Europe has become the fastest growing region for new electric vehicle (EV) lithium-ion battery capacity outside of China, according to Benchmark Minerals. Just three and a half years ago, Benchmark’s lithium-ion Battery Gigafactory Assessment (September 2018) reported Europe’s battery cell capacity to be at 120GWh by 2030—enough cells for 2.2 million EVs.
Now this planned annual capacity figure stands at 789.2 GWh in 2030—more than a 6-fold increase and enough to produce almost 15 million pure EVs. However, Benchmark notes, the question remains how much of this capacity will actually come onstream and in what quality? (Benchmark will explore this topic at its upcoming Battery Megafactories Europe 2022, 22-23 March, Berlin, Germany.)
By end-2022, Europe is set to have 7 active lithium-ion battery producers of which the top five by capacity (and gigafactory location) are:
- LG Chem (Poland): 32 GWh
- Samsung SDI (Hungary): 20 GWh
- Northvolt (Sweden): 16 GWh
- SK Innovation (Hungary): 7.5 GWh
- Envision AESC (UK): 1.9GWh
In terms of quality, Europe has four of the world’s seven tier one lithium-ion battery makers; once Northvolt’s gigafactory in Sweden is active, Benchmark anticipates this will also become a tier one producer.
Benchmark’s Tier One producers of automotive-grade lithium-ion battery cells—as of its February 2022 assessment—are: Panasonic (Japan); Samsung SDI and SK Innovation (South Korea); Envision AESC, CATL, and BYD (China).
By 2030, this top five landscape will be reshaped as Benchmark’s Gigafactory Assessment (February 2022) shows Europe to be on track for 27 gigafactories from 18 battery cell producers.
A more recent trend with Europe’s lithium-ion battery build out is the emergence of auto majors as pseudo-battery producers seeking to secure cell supply through joint-venture plants. In 2030, of the 17 gigafactories with a minimum annual capacity of 1 GWh in Europe, 8 of these plants are through automotive partnerships such as VW Group, Stellantis, Nissan, Volvo and Renault.
Of most significance is Tesla’s Berlin Gigafactory which is expected to officially commission commercial cell production in 2023 but reach a capacity of 75 GWh by 2026 and be operating at 125 GWh by 2030. Giga-Berlin is on course to be Europe’s largest gigafactory by some way and the world’s second-largest lithium-ion battery plant behind its counterpart in Austin,Texas.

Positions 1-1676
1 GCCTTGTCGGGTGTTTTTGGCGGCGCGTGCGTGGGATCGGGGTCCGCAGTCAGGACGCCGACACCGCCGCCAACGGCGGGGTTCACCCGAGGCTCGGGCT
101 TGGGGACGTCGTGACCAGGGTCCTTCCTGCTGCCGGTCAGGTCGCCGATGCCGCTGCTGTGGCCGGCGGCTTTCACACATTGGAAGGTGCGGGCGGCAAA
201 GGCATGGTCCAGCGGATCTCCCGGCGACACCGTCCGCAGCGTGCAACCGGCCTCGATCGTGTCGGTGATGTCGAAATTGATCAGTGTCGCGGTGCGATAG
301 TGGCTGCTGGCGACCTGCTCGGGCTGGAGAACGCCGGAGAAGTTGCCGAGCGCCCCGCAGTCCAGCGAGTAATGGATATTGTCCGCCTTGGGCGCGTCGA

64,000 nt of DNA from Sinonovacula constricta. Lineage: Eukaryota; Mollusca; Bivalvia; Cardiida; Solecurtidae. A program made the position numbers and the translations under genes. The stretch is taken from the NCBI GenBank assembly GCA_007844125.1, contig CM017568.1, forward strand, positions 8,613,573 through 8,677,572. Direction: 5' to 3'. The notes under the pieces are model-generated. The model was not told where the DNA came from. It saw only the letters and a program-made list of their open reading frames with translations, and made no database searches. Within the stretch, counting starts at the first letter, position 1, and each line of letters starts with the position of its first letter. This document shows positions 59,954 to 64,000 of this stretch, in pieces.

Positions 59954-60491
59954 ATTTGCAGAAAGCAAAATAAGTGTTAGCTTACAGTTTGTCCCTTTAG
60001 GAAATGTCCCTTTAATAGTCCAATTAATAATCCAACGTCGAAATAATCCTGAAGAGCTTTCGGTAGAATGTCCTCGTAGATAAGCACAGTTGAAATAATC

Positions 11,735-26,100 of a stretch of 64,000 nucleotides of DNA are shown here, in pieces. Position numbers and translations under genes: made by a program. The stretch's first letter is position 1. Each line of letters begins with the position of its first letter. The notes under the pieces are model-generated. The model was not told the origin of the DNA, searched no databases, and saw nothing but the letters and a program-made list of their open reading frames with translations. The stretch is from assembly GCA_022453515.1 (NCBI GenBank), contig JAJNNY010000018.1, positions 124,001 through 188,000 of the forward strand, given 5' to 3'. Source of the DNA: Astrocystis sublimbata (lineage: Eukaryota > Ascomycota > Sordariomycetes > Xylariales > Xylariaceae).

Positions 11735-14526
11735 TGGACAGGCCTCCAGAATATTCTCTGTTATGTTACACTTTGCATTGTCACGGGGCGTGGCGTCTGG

An expanded Northvolt is forecasted to be the region’s second second-largest producer with 92 GWh of capacity through plans in Skellefteå, Sweden and a new joint-operation with Volvo, in Gothenburg, Sweden. CATL, Erfurt will be the third-largest battery producer in Europe with 80 GWh by 2030.
LG Energy Solutions is expected to be fourth with 67 GWh from Poland with no new gigafactory locations yet announced from the traditionally more conservative South Korean producer.
Meanwhile, ACC (Total/Stellantis) is expected to be operating three plants in France, Germany and Italy with a combined capacity of 64 GWh by 2030 with Verkor’s new Dunkirk-based Gigafactory to be at 50 GWh as the sixth largest producer.
By 2030, Benchmark anticipates Europe’s top five battery makers by capacity to be:
- Tesla (Germany): 125GWh
- Northvolt (Sweden x 2): 92 GW
- CATL (Germany): 80 GWh
- LGES(Poland): 67 GWh
- ACC (Total/Stellantis) (Germany, France, Italy): 64 GWh
Overall, Benchmark is forecasting Europe to have a capacity of 789.2GWh by 2030, a little over 14% of the global total of 5,454GWh.
This is a more than 6-fold increase on what is expected for 2022. For comparison, China is growing by 220% in the same period, while the US is forecast to grow its battery capacity by 575%.
Benchmark cautions that capacity does not necessarily equal reliable supply for the EV industry. There are a number of bottlenecks in building and operating these super-sized battery plants that can take five-years to build and fully ramp up.